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Monday, July 4, 2011


I haven't really posted about this, because there was so much going on at the time. But guess what?

Baby T has weaned.

He stopped nursing about 2 or three months ago. It has kind of been such a nonevent that I didn't even mark it in my baby book. That's not what was unexpected, though.

It's when he asks to nurse again. Which happens at least once a week.

Let me rewind: After Little M was born, I went through the whole roller coaster, debating whether to tandem nurse or not. And I did for a while, because it was easier. But Baby T was really only nursing in the mornings, and Little M was sleeping late. So it was our time to snuggle together. But then Little M started waking up earlier and I would be nursing him in bed when Baby T woke up, so daddy started getting Baby T.

And that coincided with Baby T starting to blurt out commands when he felt uncomfortable. "Mommy's milk!" would be repeated in the same breath as "Hold you!" (by which he means "hold me.") He was starting tantrums and also starting to be able to communicate when he needed comfort. But his requests for mommy's milk only happened in the mornings. It was almost like he didn't really want it but he was so used to blurting it out when he saw me. So I started distracting him. And he stopped nursing in the mornings. He asked for it every morning for a week or two, and then started forgetting about it. But he still asked every two or three days for about a month.

And then he didn't ask again. He may have asked a time or two when I was nursing Little M, but in a jealous way. And then he asked randomly maybe three weeks after he weaned. He pulled on my shirt one day and said, "Eat milk, mommy." I said, "Do you want your leche bottle?" He said, "No! I want to eat mommy's milk!" Hmmm...

And then today. Out of the blue. He looked at me and said, so sweetly,
"I want milk, mommy."

I knew where this was going.

Again, I asked, "Do you want your sippy cup?"
"No." But then he stuttered, like he forgot what to ask for. "I want... mom..."
and then he walked away.

Every time he asks, it throws me off guard. I don't know what to say. I don't know if I don't want to nurse him. I kind of want to give in every time. Would you?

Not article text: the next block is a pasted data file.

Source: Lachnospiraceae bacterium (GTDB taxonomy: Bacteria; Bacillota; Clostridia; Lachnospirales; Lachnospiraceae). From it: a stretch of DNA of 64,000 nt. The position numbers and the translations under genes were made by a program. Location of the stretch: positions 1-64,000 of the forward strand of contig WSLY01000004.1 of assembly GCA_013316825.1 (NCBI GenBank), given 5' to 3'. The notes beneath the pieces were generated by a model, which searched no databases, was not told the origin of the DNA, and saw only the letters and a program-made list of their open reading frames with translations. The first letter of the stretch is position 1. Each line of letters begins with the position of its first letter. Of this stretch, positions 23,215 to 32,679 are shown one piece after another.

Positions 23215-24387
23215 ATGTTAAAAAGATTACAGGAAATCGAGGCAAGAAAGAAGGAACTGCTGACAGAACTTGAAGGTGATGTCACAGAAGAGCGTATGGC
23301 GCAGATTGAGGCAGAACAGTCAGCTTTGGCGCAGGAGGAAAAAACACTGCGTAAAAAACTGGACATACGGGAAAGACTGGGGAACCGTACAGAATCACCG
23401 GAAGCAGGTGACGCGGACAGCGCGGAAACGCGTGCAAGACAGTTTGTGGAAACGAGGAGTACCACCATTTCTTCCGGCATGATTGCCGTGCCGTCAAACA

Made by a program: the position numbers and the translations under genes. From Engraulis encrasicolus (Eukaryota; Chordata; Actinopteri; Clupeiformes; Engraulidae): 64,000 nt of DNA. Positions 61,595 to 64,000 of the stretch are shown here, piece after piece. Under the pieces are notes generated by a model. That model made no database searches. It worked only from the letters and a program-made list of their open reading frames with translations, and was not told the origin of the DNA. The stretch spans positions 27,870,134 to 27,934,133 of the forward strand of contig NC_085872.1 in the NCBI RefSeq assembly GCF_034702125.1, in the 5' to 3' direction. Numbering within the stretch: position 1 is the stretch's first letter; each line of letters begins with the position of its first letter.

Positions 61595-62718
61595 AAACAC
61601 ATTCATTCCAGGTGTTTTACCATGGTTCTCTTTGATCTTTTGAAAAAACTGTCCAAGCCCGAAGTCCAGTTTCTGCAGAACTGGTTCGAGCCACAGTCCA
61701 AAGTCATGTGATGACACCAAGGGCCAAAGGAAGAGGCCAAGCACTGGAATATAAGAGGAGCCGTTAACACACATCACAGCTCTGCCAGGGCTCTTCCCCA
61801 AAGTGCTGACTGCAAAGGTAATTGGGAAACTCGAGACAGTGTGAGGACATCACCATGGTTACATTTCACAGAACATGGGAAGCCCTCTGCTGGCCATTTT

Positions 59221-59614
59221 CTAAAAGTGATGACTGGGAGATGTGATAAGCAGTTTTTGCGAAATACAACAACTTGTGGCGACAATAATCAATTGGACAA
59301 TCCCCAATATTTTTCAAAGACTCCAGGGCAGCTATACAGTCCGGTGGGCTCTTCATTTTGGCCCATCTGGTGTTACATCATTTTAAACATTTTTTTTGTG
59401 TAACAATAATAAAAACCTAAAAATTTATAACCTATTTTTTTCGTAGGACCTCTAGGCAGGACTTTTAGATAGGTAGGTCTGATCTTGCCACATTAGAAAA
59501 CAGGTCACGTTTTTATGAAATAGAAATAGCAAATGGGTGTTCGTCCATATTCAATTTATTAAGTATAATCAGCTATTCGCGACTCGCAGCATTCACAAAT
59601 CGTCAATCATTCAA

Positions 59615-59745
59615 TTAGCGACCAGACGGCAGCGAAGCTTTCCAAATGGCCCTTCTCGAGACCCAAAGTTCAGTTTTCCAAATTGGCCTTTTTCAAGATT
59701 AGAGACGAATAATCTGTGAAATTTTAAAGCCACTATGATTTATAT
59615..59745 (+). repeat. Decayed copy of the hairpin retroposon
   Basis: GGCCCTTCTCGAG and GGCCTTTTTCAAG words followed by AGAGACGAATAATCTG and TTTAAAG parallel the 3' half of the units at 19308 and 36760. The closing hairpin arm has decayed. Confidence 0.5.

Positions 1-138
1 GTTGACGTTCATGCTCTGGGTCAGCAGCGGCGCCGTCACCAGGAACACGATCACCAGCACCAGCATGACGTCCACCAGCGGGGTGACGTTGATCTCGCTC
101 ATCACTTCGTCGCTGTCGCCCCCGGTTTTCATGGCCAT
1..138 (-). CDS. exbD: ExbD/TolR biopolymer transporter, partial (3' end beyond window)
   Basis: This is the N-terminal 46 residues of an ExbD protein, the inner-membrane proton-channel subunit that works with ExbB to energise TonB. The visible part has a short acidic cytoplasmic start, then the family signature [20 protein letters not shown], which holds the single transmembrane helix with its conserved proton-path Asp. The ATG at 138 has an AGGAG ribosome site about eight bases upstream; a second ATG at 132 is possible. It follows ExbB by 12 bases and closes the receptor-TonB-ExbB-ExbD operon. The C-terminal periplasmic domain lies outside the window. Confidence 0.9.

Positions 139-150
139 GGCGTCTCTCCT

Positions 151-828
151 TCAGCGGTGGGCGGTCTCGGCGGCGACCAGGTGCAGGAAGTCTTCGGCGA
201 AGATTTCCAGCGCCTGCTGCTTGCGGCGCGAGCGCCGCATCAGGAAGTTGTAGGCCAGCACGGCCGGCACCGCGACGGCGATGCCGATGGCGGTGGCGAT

This post is part of Capital Mom's Monday Moments. Join her to share special moments based on a different theme each week. This week's theme was "unexpected."


Perspective said... Best Blogger Tips

What a great post! I love the end of this when he said, "I" and walked away. What a bittersweet moment...almost made me cry! I feel you about wanting to give in. I told my husband just the other night that I will somehow feel guilty and sad about not nursing them anymore. How I'm hoping that they will wean themselves, because it's going to BREAK MY HEART to deny them something I've so freely offered them and provided them with since the moment that they were take something away that brings such comfort and security. When I started breastfeeding after my boys were born, I never knew that I would come to feel this strongly about it or that it would turn out to mean so much. Wishing you all of the best on this journey!

Capital Mom said... Best Blogger Tips

That is hard. Maybe you need to think about what you want. Would you be happy to keep nursing him? If you are ready to be done then distractions/ redirections sound like a good idea.

Jet's Journey said... Best Blogger Tips

I'm so thrilled you posted about this today!

My husband and I were talking (literally) half an hour ago about the appropriate age to wean J or any child for that matter. We both determined that it's clearly up to the child and the nursing mother. For me, I would like to nurse J at least until he's 2. But you bring up a good point: If there's another baby in the picture, would I tandem nurse? Probably not. So, do I begin the weaning process during pregnancy? That way there aren't too many "changes" in J's life with the acceptance of a new baby?

I like your thoughts on "all or nothing." I agree that children of Baby T's age cannot understand the inconsistency, even in location, of nursing sessions. I think if there are going to be limits, the limits should be as you mentioned - you can state your desire to nurse (in a perfectly beautiful, polite sentence) and then you will get lots of cuddles. Sounds like a perfect compromise to me!

I wouldn't, however, go back to nursing him. I think he would be so confused and since you've set those boundaries, like it or not, it's your job to keep them. :( I feel like it's a good sign that he wanders away...

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